Don Dokken – Up From The Ashes (1990)
The relationship between the members of the band Dokken was notoriously dysfunctional. Lead singer Don Dokken and guitarist George Lynch were always at odds, but the push and pull between the two egos seemed to work from a creative standpoint. Dokken delivered three platinum and one gold album during their original run — which ended in 1989. After the inevitable break up, it was only a matter of time before Don and George each formed their own new band. In 1990, Don Dokken’s solo band went head to head with George Lynch’s band Lynch Mob (which also included Dokken drummer Mick Brown). Don Dokken released Up From The Ashes and Lynch Mob released Wicked Sensation. You’ve got to believe these two guys wanted to prove to themselves, each other, and the world who was the real genius behind Dokken — at least in their minds. So who won? Well it depends on who you ask. I personally give the nod to Lynch Mob.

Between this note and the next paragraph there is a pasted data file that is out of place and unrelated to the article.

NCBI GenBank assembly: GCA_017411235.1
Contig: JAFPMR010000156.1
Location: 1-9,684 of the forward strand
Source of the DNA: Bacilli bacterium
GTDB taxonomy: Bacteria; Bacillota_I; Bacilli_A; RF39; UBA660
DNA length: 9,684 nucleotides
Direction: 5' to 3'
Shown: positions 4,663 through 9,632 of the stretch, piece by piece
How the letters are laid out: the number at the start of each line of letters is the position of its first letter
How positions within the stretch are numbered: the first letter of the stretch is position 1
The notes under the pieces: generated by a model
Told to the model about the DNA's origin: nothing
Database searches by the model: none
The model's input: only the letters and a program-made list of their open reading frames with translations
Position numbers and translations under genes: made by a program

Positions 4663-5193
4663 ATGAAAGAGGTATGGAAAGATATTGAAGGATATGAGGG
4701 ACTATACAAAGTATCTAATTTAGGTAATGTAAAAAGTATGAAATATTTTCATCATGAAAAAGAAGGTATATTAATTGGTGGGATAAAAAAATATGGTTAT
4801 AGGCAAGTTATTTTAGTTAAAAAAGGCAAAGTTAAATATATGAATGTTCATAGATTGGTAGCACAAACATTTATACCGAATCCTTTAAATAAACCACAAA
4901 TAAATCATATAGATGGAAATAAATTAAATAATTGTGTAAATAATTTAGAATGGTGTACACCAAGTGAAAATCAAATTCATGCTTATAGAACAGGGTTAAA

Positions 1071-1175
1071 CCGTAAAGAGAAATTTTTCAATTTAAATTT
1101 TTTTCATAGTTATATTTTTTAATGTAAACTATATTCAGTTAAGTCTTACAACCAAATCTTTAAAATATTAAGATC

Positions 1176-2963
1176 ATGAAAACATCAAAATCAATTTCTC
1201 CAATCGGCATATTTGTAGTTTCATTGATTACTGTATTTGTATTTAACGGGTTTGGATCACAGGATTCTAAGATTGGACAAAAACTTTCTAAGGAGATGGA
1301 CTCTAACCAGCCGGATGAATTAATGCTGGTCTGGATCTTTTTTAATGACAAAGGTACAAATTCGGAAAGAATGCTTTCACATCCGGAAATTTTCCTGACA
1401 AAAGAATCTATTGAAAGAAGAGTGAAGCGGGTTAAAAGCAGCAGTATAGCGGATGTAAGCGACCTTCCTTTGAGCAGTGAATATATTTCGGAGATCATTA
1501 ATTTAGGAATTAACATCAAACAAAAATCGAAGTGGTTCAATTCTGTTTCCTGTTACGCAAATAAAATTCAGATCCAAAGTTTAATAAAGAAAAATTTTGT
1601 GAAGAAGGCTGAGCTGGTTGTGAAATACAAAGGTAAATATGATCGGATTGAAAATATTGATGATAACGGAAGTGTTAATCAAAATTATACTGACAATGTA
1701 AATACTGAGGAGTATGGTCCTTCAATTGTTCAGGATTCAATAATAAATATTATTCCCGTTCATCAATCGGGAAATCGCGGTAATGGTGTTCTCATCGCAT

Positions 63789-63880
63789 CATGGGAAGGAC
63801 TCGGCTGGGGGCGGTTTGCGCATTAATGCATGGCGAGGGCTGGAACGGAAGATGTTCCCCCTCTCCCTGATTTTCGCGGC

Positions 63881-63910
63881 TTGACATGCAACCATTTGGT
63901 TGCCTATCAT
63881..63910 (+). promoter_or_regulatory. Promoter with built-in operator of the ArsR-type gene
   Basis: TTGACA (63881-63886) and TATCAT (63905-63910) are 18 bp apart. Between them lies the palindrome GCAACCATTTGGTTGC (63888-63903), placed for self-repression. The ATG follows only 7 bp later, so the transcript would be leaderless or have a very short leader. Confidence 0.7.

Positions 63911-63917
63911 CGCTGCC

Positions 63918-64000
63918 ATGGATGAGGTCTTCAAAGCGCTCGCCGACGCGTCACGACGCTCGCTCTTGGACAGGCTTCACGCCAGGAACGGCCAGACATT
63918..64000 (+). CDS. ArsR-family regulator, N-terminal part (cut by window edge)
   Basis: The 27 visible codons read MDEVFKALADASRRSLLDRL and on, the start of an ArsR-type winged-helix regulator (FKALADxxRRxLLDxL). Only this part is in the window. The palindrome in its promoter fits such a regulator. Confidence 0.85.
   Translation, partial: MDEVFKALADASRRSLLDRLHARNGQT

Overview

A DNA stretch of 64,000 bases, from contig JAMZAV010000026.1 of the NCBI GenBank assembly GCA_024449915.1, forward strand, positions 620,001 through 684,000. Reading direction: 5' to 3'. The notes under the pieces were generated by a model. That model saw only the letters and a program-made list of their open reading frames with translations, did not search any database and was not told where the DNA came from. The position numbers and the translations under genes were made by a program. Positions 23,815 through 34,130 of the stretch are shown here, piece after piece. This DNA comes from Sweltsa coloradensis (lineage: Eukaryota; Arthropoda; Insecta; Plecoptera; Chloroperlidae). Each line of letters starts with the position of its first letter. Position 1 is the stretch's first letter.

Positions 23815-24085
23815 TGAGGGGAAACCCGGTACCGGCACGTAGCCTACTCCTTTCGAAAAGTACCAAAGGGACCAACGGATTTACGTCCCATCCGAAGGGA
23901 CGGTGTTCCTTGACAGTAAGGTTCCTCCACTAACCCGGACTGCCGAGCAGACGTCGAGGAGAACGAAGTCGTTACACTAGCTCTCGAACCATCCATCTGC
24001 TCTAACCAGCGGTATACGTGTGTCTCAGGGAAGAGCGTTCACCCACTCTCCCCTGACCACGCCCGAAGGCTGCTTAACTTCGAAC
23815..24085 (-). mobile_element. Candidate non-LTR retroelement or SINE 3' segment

Don Dokken assembled a formidable line-up of established pros for Up From The Ashes, the most noteworthy of which was ex-Europe guitarist John Norum. Despite the new faces, Up From The Ashes sounds very much like another Dokken record. Don was obviously content with sticking with the Dokken formula. Up From The Ashes is more of the same commercially viable melodramatic rock with strong guitar work, except this time it’s Norum delivering the solos and not Lynch.
Up From The Ashes could actually be called Dokken-lite due the high percentage of ballads and quasi-ballads on tap. I guess it shows the direction Don wanted to take with Dokken if Lynch hadn’t been there to challenge him. In truth, I find Up From The Ashes just a bit uninspired — only because it plays it so safe. By staying within his comfort zone, Don Dokken appeased his fading fan base but did little to attract new fans or bring back the Dokken fans that had moved on. My score: B-
Attacker – The Second Coming (1988)